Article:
Confident Public Speaking At Work – How To Communicate With Confidence

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Let’s face it, confidence matters at work.

In fact, it may have more of an impact on your success level in your career than anything else.

Think about it for a minute. You can be the most brilliant, capable person at your job. You can have important ideas and perspectives that could earn your company millions of dollars. But if you don’t have the confidence to put those ideas out there in a way that will influence others, then it’s meaningless.

I can’t tell you how many guys I’ve worked with are completely frustrated with their jobs because no one listens to them.

They have intelligent ideas and significant perspectives to share, but when it comes to meetings or talks with their supervisors, they freeze up. They don’t say anything, their mind goes blank, or they only share one tenth of what they can. Or they tentatively put forth their ideas in a way that causes others to think that they don’t know what their talking about.

In order to be successful at your job, in order to excel in your career and have more influence and income, you must develop your ability to speak clearly to any size group. You must master your public speaking confidence.

Here are some specific things you can start doing today to make that shift.

How To Increase Your Public Speaking Confidence At Work

1. Your Voice Matters

When you are in that meeting and you don’t say anything… why do you do that? Why do you hold yourself back? What do you tell yourself in order to keep quiet?

• It’s not the right time.
• What if I fumble over my words.
• What if someone shoots me down.
• Maybe my idea isn’t that good anyways.
• Maybe…
• What if…

Trust me, I know them all. I spent a decade keeping myself quiet in all kinds of settings. And do you know what I discovered?

The most important underlying idea that is stopping your from speaking up is this:

What I have to say doesn’t matter. My opinions, perspectives, thoughts, and feelings, don’t matter here. I don’t matter.

And guess what?

You’re right.

Wow, thanks Aziz. How motivating!

What I’m saying is this:

As long as you don’t think that your voice matters, neither will anyone else.

People pick up on your body language, your voice tone, and the level of certainty and authority you convey when you talk. When you are full of self-doubt and don’t believe that what you say matters, others will subconsciously be more dismissive of you and your ideas.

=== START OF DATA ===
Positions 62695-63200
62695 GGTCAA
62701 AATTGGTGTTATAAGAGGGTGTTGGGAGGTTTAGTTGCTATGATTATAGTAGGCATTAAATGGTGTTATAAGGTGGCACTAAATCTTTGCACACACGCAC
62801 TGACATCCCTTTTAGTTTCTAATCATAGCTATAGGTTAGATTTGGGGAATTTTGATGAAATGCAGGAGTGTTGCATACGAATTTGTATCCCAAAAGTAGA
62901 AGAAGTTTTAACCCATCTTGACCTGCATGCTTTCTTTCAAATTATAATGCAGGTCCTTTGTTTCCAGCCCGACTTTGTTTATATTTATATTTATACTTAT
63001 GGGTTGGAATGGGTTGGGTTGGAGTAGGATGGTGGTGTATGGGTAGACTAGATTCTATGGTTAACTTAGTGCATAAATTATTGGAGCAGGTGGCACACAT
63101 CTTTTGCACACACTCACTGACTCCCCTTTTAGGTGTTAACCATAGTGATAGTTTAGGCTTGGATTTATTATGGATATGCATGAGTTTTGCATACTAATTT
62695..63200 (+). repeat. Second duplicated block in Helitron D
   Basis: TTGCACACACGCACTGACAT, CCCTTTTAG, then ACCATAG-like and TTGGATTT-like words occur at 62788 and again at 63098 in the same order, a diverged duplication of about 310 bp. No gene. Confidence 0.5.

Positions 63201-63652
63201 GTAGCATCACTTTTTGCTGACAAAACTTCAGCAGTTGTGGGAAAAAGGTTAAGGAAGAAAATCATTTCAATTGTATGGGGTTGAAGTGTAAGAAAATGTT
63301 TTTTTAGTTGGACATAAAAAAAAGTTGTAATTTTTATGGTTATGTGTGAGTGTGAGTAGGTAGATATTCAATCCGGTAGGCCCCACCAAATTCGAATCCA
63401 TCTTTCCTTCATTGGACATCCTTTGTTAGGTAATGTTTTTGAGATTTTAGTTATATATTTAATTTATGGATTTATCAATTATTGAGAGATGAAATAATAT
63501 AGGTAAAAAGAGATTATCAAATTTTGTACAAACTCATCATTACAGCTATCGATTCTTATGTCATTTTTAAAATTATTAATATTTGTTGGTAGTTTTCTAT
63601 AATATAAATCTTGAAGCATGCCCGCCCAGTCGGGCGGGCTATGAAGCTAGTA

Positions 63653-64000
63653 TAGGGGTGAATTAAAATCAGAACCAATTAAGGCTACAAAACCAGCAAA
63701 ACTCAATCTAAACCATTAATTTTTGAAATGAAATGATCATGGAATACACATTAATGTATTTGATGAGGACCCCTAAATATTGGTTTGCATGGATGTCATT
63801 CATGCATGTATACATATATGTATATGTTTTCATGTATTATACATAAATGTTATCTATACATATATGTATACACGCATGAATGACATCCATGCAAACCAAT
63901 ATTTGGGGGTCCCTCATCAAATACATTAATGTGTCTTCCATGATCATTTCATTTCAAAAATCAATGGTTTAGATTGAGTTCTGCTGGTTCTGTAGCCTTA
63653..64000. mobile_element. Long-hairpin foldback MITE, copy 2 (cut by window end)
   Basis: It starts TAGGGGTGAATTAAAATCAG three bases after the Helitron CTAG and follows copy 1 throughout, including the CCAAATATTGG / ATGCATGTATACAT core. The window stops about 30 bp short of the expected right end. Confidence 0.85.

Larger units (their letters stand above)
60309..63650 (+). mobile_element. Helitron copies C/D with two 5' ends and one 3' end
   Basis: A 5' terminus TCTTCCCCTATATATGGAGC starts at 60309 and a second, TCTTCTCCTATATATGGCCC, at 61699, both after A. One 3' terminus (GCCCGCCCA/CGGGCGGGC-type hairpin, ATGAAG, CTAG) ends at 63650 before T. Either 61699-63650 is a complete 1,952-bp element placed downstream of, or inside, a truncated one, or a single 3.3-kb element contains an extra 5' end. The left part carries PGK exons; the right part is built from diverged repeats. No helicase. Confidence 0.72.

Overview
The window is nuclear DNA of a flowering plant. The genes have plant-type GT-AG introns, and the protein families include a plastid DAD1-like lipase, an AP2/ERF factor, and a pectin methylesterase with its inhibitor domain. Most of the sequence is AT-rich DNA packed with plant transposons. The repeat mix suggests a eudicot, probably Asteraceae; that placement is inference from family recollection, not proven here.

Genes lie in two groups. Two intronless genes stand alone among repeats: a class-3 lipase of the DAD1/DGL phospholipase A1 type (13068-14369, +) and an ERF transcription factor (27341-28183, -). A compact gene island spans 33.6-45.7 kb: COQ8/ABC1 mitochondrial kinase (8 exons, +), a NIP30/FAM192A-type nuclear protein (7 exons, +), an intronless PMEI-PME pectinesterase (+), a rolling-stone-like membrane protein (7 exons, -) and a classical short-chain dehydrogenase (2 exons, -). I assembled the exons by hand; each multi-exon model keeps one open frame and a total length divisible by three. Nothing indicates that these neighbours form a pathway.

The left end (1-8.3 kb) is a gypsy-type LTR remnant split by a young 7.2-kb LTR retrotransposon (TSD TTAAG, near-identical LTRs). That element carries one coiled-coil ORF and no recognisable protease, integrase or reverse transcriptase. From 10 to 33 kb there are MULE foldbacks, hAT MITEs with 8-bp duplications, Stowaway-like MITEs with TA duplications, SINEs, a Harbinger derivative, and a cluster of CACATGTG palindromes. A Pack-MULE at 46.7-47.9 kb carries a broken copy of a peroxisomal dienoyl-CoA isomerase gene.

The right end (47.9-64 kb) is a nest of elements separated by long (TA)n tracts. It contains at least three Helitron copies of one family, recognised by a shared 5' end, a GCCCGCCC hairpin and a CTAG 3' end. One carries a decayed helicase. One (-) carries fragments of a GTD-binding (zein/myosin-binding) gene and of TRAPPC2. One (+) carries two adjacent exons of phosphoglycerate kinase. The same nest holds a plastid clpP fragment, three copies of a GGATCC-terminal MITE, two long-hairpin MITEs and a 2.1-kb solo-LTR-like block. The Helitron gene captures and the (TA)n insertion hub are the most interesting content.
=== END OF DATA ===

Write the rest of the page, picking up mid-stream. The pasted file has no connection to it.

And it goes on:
What to do about this?

Start by reprogramming your mind.

You DO matter. Your ideas, perspectives, thoughts, and opinions do matter. Your voice matters. You have something significant to contribute to any group, even if you don’t know as much as someone else there. Your unique perspective is not only important, it is essential to the conversation at hand.

Don’t believe me?

Or do you want to believe me but you are filled with self-doubt?

You can create this reality for yourself. Start by stating out loud each day when you are alone: My voice matters. My thoughts and opinions matter. I matter.

Repeat this out loud, with force, conviction and certainty.

When I am working with a client, I will give them this for homework. I will tell them, “when you come back next week, I want you to tell me these phrases. I want you to practice them so much and repeat them with such certainty and authority, that when you tell them to me next week, I believe that you believe them.”

When they come back the next week, I pay attention to their body language, their eye contact, and their voice tone to determine if they did in fact practice the phrases. It’s obvious if they haven’t.

Start by saying these phrases out loud many times per day. Then start repeating them in your head while you are at work on your way to a meeting. Then say them in your own mind while you are sitting there in the meeting… and see what happens next.

2. Improve Your Self-Esteem

Do you think highly of yourself? If you are inhibiting yourself in groups, not speaking up at work, and not sharing your ideas boldly, then I don’t think you do.

“Now wait a minute,” clients will say to me. “I know I’m a good person, I know people like me and that I’m talented and all that. I don’t have low self-esteem.”

Sure, you’re not the poor wretched fellow living in his mom’s basement who hates himself every moment of the day. Your self-esteem isn’t that low.

For more videos on how to build your confidence for public speaking, dating, relationships, and more, check out my channel:

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